Local officials question area's low ranking in health survey
The metropolitan statistical area that includes Lenoir rates among the worst places in the country in terms of the overall well-being of its citizens, according to an annual report issued Friday.
The Hickory-Lenoir-Morganton area ranked 185th out of 189 areas in the 2013 Gallup-Healthways State of America Well-Being Report. The report is based on a survey of 531,630 people nationwide about their quality of life, emotional health, work environment, physical health, healthy behaviors and basic access to health facilities.
Civic leaders from Lenoir, Hickory and Morganton issued a statement displaying their skepticism of the study, citing in part the small number of survey participants in the region – 656 people out of a population of more than 300,000.
Gallup says its margin of error for even the smallest areas included in the survey is only plus or minus 1.5 percent.
The local officials' statement also said: "The rankings of ... other communities also raise questions about the usefulness of the survey in comparing communities. For example, Greensboro-High Point (118), Wilmington (126), and Asheville (140) were all ranked towards the bottom of the survey."
And the statement noted that the difference between the highest and lowest scores wasn't much: The Hickory-Lenoir-Morganton area’s overall score of 62.2 was only 9.2 points behind the top ranking, 71.4 for Provo-Orem, Utah.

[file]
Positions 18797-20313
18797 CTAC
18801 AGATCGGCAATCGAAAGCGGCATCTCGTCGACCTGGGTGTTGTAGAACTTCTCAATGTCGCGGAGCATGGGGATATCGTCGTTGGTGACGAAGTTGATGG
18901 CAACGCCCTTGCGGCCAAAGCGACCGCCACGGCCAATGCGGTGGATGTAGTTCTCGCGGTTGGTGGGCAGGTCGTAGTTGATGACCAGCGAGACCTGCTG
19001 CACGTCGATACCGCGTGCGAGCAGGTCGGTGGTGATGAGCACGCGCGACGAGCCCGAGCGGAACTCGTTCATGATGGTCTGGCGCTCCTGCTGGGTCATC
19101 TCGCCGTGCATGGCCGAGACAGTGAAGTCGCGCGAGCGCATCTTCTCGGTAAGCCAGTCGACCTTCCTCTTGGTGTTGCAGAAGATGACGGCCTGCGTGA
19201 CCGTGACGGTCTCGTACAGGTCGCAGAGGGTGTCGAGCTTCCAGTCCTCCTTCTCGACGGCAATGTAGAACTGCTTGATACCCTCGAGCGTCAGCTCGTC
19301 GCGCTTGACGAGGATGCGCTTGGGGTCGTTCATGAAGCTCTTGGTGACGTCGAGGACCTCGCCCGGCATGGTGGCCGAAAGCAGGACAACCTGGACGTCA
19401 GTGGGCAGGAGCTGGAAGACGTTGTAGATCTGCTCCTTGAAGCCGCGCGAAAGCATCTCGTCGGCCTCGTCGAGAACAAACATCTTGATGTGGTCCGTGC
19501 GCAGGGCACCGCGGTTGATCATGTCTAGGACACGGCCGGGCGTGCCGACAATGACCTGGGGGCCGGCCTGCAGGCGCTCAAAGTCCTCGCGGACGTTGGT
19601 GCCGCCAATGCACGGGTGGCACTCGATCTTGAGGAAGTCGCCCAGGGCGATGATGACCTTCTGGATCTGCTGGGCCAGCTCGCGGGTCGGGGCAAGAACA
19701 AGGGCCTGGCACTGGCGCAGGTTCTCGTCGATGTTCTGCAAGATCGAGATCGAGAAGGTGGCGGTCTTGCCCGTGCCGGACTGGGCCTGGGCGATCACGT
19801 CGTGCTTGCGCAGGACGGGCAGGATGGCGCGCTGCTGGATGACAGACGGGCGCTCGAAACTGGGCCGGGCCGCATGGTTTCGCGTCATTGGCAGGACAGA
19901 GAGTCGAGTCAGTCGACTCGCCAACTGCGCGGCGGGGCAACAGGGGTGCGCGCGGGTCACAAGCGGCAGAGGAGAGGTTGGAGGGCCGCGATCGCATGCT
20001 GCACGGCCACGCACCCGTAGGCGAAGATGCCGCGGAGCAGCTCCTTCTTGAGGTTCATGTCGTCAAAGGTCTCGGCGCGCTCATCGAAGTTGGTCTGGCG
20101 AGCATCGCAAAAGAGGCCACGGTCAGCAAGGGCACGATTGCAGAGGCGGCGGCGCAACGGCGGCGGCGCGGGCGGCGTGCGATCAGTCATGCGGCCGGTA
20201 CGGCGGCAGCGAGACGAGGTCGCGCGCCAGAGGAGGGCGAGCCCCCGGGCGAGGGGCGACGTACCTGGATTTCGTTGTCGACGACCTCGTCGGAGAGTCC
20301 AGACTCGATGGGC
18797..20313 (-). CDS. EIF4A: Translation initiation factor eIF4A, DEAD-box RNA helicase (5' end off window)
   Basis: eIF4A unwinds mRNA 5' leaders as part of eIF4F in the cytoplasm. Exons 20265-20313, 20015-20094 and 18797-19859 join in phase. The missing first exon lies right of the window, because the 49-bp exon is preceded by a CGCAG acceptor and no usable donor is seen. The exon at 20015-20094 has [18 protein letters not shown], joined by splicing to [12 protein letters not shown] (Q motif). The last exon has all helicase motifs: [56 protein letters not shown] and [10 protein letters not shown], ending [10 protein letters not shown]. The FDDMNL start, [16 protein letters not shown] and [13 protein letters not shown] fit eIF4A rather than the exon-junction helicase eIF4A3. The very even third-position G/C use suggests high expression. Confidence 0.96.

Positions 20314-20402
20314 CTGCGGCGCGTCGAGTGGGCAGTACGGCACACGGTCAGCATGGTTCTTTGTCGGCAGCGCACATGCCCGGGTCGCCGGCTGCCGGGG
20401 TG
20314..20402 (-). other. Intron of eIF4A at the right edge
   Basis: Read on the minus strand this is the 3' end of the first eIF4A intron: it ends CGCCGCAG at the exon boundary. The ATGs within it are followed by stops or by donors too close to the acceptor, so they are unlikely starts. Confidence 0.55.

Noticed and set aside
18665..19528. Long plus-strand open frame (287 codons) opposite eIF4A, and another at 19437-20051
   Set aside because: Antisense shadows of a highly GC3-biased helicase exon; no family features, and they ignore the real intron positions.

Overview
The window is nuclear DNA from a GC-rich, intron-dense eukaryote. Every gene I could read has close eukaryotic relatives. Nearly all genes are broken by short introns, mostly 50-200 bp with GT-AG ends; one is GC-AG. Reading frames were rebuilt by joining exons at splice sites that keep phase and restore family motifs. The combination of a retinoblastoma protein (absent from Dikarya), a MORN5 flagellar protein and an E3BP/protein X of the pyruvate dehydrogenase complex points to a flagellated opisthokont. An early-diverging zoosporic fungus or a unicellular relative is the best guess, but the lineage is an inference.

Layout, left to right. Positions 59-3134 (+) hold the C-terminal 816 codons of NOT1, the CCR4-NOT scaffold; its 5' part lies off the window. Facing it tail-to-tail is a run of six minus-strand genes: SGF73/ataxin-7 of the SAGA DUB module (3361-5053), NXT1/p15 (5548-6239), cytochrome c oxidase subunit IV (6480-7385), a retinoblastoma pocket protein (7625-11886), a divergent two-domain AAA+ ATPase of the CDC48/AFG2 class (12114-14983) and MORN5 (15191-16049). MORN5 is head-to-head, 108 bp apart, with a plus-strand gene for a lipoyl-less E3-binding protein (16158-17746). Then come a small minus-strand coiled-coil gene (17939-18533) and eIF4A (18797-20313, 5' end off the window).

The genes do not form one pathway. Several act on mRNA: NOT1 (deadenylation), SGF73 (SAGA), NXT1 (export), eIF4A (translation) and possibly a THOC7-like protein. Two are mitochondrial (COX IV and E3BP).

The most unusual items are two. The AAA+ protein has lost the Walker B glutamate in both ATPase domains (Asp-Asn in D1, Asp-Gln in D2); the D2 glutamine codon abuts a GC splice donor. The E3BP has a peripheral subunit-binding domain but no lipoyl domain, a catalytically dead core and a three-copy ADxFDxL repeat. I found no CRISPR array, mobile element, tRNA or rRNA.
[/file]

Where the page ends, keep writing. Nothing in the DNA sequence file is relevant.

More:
The City of Lenoir pointed to current city efforts and facilities like the greenway, the Lenoir Aquatic and Fitness Center, farmer’s markets, a partnership with Caldwell Memorial Hospital to get citizens eating healthier and organizations like free medical clinic Helping Hands.
“I’m not sure I agree with all the information that was there,” Lenoir Mayor Joe Gibbons said of the survey. “But I think our community is doing so many great things.”
This was not the first time the Hickory-Lenoir-Morganton area had a poor showing in the Gallup-Healthways report. It was at least the third consecutive time that the area ranked in the bottom six, each time with a similar score -- 62.3, 62.7 and 62.2 -- and it is one of only three metropolitan areas to appear in each of those three bottom-10 rankings. The other two are the Huntington, W.Va./Ashland, Ky., area, which has ranked as worst in two of the past three years, and Charleston, W.Va., which ranked as worst in 2012 and was second-worst for 2013.
The Hickory-Lenoir-Morganton had its worst showing in two areas: 30.1 percent of those surveyed said they smoke, the fourth-highest percentage in the survey -- the highest was Charleston, W.Va., at 34.3 percent -- and 48.1 percent said they exercise frequently, tied for the 12th-lowest percentage. Lafayette, La., had the lowest percentage for frequent exercise, 43.4.
The Raleigh-Cary area performed the best among the state's metropolitan areas, with an overall score of 69.4, ranking 19th overall and sixth among large communities.
As a state, North Carolina ranked 32nd.
Gibbons said he doesn’t foresee any long-term issues for the city because of the low ranking, saying, “We do too many good things in this community to let something like this bother us or get us down.”